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dc.contributor.authorCavosie, Aaron
dc.contributor.authorKita, N.
dc.contributor.authorValley, J.
dc.identifier.citationCavosie, A. and Kita, N. and Valley, J. 2009. Primitive oxygen-isotope ratio recorded in magmatic zircon from the Mid-Atlantic Ridge. American Mineralogist. 94 (7): pp. 926-934.

The oxygen-isotope composition of the Earth's upper mantle is an important reference for understanding mantle and crust geochemical cycles. Olivine is the most commonly used mineral for determining the influence of crustal processes on the oxygen-isotope ratio (d18O) of primitive rocks, however it is an uncommon mineral in continental crust and readily alters at or near Earth's surface. Here we report the first measurements of oxygen-isotope ratios in zircon from oceanic crust exposed at a mid-ocean ridge. Measurements of d18O and trace elements were made by ion microprobe on zircon in polished rock chips of gabbro and veins in serpentinized peridotite drilled from the Mid-Atlantic Ridge. The zircon grains contain both oscillatory and sector growth zoning, features characteristic of magmatic zircon. Values of d18O (zircon) = 5.3 ± 0.8‰ (2 st. dev., n = 68) for the population are consistent with the interpretation that these grains are igneous in origin and formed in high-temperature isotopic equilibrium with mantle oxygen. The d18O values demonstrate that zircon in oceanic crust preserves primitive d18O in spite of sub-solidus alteration of the whole rock. The fact that the primitive d18O (zircon) values fall in a narrow range (5.3 ± 0.8‰) strengthens the use of oxygen isotopes in zircon as a tracer to identify processes of exchange in a wide range of modern and ancient crustal environments, including subducted oceanic crust (eclogite), and also in the oldest known pieces of Earth, >3900 million-year-old detrital zircon grains from Western Australia.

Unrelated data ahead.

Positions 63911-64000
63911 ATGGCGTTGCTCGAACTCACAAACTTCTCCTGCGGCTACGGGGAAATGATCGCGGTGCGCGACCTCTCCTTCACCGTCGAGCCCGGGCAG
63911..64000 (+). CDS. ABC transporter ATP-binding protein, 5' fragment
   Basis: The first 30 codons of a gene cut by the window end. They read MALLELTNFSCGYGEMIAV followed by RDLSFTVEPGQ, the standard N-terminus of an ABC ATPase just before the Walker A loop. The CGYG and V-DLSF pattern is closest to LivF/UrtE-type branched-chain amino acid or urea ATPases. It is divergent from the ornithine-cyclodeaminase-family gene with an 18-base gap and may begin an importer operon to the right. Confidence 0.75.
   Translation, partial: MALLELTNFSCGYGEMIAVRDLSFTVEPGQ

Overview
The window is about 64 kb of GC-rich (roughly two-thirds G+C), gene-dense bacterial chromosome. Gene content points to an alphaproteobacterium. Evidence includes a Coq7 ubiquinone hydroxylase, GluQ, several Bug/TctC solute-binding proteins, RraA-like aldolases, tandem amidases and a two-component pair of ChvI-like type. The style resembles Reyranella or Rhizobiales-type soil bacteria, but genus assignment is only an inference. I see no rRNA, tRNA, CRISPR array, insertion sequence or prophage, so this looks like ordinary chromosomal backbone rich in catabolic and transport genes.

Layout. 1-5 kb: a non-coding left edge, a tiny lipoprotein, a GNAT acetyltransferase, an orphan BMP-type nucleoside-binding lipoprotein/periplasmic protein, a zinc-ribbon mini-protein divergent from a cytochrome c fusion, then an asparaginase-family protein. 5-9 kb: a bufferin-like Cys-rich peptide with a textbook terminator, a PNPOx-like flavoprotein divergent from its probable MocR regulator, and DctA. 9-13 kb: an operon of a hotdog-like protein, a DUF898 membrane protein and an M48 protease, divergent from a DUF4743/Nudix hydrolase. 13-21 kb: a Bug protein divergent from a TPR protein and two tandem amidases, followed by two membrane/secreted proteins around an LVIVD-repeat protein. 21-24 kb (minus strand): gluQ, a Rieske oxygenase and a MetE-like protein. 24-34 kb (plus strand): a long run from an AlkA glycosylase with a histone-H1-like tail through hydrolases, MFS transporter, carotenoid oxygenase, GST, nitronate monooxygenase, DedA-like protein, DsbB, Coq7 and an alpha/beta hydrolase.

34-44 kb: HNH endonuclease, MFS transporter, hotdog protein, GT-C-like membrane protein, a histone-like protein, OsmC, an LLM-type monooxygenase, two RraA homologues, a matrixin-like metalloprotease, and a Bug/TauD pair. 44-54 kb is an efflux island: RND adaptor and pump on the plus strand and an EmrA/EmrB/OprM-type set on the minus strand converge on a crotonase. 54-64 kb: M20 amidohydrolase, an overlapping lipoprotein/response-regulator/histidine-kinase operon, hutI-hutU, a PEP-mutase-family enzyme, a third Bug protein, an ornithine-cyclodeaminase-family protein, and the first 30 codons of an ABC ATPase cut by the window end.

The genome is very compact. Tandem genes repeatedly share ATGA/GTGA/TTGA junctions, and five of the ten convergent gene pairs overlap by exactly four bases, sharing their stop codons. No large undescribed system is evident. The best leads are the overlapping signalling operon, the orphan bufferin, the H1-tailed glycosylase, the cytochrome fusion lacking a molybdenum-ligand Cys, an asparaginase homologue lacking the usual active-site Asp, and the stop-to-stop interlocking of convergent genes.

dc.publisherMineralogical Society of America
dc.titlePrimitive oxygen-isotope ratio recorded in magmatic zircon from the Mid-Atlantic Ridge
dc.typeJournal Article
dcterms.source.titleAmerican Mineralogist
curtin.departmentDepartment of Applied Geology
curtin.accessStatusFulltext not available

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